In the aftermath of election meddling and Solar Winds, an agreement between Iran and Russia appears to be a gesture designed to show the United States that the Tehran-Moscow cyber agreement is aimed to directly confront U.S. cyber actions in cyberspace. The U.S. government made it little secret that it was going to use CYBERCOM to “defend-forward” – a strategy that dictates disrupting or halting malicious cyber activity at its source. Among its known but limited successes include the take down of a Russian Troll Farm in 2019, and activities against Iranian and Russian hackers in the steps leading up to the 2020 Presidential election. Therefore, it isn’t surprising that the two adversarial governments would want to show unity against potential further U.S. cyber actions. Russia in particular is worried about U.S. cyber reprisal for its alleged role in Solar Winds. Despite denying involvement in the attack, Russian intelligence issued a security warning after U.S. comments about potential response to Solar Winds that Moscow interpreted as a threat.
A cyber pact between Iran and Russia is not necessarily a new development. In 2015, the defense ministers of both countries agreed to work together on mutual cyber defense. The agreement laid out principles for collaboration and focusing on identification of mutual threats, data protection, and key areas, and basic forms of cooperation. Of note, an incident involving the use of sophisticated Duqu malware to target venues hosting nuclear talks between Iran and the United States, China, Russia, France, Germany, and the United Kingdom may have served as a catalyst for the timing of the cyber pact. This is important and may provide insight into how both Iran and Russia responds to cyber threats. In this instance, a cyber incident may have prompted the urgency of the signing an agreement. Six years later, the two governments signed another agreement in the wake of the U.S. defend-forward operations.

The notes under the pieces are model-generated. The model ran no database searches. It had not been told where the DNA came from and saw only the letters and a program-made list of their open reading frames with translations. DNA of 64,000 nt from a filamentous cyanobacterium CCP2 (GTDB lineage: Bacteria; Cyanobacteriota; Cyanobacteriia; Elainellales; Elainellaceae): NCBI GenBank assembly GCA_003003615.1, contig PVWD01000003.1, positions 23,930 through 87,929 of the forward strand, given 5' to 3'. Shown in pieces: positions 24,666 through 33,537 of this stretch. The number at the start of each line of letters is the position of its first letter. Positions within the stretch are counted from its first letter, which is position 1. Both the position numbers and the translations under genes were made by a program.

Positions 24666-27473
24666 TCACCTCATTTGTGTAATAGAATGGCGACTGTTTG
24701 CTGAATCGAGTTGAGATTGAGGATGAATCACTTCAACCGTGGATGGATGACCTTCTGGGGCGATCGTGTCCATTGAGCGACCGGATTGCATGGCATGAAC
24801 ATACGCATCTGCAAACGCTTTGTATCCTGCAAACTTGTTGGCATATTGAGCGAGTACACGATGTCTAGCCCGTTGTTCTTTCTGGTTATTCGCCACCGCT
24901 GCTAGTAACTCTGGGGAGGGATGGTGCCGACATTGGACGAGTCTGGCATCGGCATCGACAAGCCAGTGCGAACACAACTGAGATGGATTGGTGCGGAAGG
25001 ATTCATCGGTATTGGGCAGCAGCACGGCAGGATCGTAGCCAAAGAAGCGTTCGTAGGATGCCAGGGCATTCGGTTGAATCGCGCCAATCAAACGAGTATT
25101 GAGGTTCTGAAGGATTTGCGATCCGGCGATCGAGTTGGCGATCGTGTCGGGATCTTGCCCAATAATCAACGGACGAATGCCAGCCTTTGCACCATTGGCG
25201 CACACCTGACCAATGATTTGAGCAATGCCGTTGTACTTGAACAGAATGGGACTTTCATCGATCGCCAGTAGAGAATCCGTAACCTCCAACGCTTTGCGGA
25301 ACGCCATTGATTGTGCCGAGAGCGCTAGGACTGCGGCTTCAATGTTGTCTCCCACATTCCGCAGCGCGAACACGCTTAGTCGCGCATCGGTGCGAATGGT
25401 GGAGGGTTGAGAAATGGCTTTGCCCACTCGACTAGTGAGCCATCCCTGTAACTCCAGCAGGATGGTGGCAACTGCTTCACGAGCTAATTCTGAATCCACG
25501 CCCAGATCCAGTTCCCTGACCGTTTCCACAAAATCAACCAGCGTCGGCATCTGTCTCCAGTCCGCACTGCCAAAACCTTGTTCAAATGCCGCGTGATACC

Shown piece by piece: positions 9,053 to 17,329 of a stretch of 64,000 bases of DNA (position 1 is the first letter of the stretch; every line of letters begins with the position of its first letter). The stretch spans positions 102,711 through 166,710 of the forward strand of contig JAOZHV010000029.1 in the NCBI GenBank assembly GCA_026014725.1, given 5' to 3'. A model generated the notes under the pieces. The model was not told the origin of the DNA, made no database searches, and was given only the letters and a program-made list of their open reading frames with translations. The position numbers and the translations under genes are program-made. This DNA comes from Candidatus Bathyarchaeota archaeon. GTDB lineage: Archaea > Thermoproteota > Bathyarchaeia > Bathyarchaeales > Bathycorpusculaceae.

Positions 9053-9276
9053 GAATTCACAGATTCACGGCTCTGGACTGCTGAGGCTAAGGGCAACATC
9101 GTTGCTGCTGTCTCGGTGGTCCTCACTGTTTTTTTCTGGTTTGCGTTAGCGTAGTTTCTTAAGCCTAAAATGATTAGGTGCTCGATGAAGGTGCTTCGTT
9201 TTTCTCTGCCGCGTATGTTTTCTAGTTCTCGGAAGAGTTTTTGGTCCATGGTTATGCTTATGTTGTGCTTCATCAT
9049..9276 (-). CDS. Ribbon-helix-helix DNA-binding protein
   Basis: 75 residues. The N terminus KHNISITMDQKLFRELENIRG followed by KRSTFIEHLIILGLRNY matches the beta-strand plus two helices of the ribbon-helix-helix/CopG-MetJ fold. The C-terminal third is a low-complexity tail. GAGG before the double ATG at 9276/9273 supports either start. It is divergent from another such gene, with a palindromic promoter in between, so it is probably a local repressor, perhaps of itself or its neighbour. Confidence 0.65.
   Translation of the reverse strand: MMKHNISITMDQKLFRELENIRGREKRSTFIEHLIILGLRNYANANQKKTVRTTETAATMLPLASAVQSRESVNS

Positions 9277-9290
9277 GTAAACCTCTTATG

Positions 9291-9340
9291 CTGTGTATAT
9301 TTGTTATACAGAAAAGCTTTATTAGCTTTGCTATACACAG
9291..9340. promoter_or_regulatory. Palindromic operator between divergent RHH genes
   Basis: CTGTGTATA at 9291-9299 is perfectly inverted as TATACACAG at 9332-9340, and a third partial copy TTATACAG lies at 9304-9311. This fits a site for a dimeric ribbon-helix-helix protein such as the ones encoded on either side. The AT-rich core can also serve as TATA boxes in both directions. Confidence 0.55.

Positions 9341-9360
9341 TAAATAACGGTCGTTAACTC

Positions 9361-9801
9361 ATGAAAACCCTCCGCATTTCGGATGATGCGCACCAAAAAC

While it remains to be seen if this agreement is more about posturing than actual collaboration, nation states are increasingly using cyber space to carry out geopolitical and economic differences. Western countries have long enjoyed traditional intelligence-sharing partnerships such as the “Five Eyes” and NATO that provide a venue for cooperation on such cyber threats. Governments like Iran, North Korea, and Russia don’t appear to have similar arrangements, or at least, not with so many partners. That is why such agreements elicit curiosity – is this just solely a gesture or a recognition that to legitimately try to neutralize U.S. defend-forward activities in cyberspace, Tehran and Moscow must do more than make symbolic gestures. According to one news source, Iran’s Civil Defense Organization unveiled plans for Iran-Russia joint cooperation that focused on the exchange of intelligence, interaction against threats, and joint defense. That type of engagement raises eyebrows and intimates more than just a token cyber security partnership. As more state activity occurs in cyberspace, authoritarian governments like Iran and Russia may seek to develop agreements like this that can serve as a counterweight to the activities conducted by Western nations.
How the U.S. government responds to SolarWinds may very well impact the nature of the Iran-Russia cyber agreement. A disproportionate response action may strengthen a seemingly token pact, catalyzing these two adversaries into a more aggressive posture. Doing nothing or not doing enough risks conveying to these two cyber powers that the current Administration has not determined a position when it comes to cyber attacks. This invariably benefits both Tehran and Moscow whose leaders have years of experience in developing how their respective states conduct operations in cyber space. Time is not on the new Administration’s side, and in this day and age, the United States can’t risk not having an answer.